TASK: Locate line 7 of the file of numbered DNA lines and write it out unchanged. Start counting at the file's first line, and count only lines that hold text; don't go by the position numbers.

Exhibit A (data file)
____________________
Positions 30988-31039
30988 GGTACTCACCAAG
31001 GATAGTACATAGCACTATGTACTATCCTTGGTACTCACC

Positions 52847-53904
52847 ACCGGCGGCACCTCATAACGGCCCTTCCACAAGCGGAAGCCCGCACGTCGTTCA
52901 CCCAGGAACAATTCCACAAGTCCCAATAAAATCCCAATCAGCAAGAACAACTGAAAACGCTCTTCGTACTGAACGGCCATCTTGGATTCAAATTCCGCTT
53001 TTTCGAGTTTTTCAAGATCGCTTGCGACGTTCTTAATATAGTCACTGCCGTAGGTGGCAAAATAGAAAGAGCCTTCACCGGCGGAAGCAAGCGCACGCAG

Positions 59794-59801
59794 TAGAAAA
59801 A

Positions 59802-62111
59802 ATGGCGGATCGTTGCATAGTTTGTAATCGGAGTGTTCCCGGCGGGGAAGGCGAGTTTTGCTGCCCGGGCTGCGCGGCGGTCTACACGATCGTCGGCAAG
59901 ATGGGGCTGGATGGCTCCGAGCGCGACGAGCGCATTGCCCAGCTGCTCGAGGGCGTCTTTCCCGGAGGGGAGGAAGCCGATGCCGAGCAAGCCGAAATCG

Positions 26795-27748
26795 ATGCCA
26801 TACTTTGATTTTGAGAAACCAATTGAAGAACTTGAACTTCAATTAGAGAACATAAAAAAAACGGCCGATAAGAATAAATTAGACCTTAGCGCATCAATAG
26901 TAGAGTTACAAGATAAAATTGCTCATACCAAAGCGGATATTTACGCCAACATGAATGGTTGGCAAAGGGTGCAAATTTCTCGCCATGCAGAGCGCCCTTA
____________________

53001 TTTCGAGTTTTTCAAGATCGCTTGCGACGTTCTTAATATAGTCACTGCCGTAGGTGGCAAAATAGAAAGAGCCTTCACCGGCGGAAGCAAGCGCACGCAG